Who started 420? This is where 420 began and the story behind it (Photos)
Ever wondered how it all began?
Photo by Pato guillamón
In the cannabis community, 420 is sacred. It can either refer to April 20th—arguably the most important day of the year for cannabis enthusiasts—or a time of day when it’s encouraged to smoke. Sometimes it’s simply used as a head-nod to other cannabis connoisseurs, an indication that you also smoke weed.
Back in the 1970s, however, 4:20 p.m. was little more than the time of day that a group of students from San Rafael High School in Marin County, California would meet to smoke weed after school.
At some point in the school day, the group would exchange knowing glances and a simple proposition: “4:20?” The students—a group of five called the “Waldos”—comprised of Jeffrey Noel, Mark Gravich, Larry Schwartz, Dave Reddix and Steve Capper—would then meet at 4:20 p.m. by a statue of the famous French biologist Louis Pasteur.
The reasoning behind 4:20 p.m. was simple: it was the time they were all finished with school and sports practice for the day. And so, at 4:20 p.m. they would smoke and then let the adventures begin.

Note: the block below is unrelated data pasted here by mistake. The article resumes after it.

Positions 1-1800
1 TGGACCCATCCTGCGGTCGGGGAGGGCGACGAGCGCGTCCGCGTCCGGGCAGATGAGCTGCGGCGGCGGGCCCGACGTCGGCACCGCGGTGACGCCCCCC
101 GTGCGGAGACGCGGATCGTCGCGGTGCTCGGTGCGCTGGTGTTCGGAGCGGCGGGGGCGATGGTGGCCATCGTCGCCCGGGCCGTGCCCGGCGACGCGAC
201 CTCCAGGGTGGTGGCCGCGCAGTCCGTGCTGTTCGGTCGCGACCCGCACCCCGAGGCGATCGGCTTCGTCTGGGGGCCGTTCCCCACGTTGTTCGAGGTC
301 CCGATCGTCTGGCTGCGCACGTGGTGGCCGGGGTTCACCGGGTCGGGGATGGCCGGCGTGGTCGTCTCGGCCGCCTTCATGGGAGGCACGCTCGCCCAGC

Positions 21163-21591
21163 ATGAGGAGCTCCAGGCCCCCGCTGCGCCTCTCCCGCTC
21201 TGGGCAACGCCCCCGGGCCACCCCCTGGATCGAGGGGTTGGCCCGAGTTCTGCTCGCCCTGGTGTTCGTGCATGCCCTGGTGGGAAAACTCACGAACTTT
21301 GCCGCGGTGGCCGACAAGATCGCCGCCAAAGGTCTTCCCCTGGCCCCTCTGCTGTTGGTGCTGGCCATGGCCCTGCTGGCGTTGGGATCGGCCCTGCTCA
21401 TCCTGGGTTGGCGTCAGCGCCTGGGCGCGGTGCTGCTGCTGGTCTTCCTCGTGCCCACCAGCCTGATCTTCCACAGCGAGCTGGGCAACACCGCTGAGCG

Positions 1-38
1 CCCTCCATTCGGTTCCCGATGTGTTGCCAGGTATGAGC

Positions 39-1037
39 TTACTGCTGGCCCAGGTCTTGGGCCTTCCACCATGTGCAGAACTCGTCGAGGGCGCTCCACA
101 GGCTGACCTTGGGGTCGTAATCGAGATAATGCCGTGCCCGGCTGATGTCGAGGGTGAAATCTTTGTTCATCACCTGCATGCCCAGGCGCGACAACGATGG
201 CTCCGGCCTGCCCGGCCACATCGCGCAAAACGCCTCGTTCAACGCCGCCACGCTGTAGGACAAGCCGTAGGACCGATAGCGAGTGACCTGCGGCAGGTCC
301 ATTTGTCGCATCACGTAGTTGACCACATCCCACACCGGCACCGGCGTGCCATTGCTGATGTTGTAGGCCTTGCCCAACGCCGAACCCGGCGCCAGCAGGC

Later on, Reddix got a job as a roadie for the Grateful Dead’s bass player, Phil Lesh. It was the 70s, and the Grateful Dead were hippie-royalty. With a dedicated fan-base of “Deadheads”—who followed the band on tour from city-to-city—and close ties to some of the hippie movement’s central figures, it wasn’t long before the Waldos’ shorthand for getting high was discovered and broadcast to the counterculture at-large.
“420” as a codeword for smoking weed gained prominence over the following decades. In late 1990, legend has it, Deadheads decided to initiate a weed-smoking extravaganza in California based around 420. They distributed fliers around the city encouraging people to all light up at exactly 4:20 p.m. on April 20th. When a former High Times reporter got a hold of a flyer, he immediately brought it to his editor, who decided to publish it in a 1991 version of the magazine.
At the time, High Times was a cultural bible for marijuana enthusiasts. The magazine printed interviews with counterculture heroes spanning from Charles Bukowski to Andy Warhol and had a near monopoly on cannabis-centric media. By printing the 420 flyer, and continuing to reference the number as shorthand for smoking weed, High Times helped bring 420 into common parlance—not just in the hippie or marijuana community, but worldwide.
Today, cannabis enthusiasts—from Toronto to Amsterdam, Glasgow to Sydney—celebrate April 20th by taking to the streets en masse, and doing what they do best: smoking weed and enjoying life. And perhaps the most devoted of 420 fans still gather at the Louis Pasteur sculpture in San Rafael, to honor where it all began.
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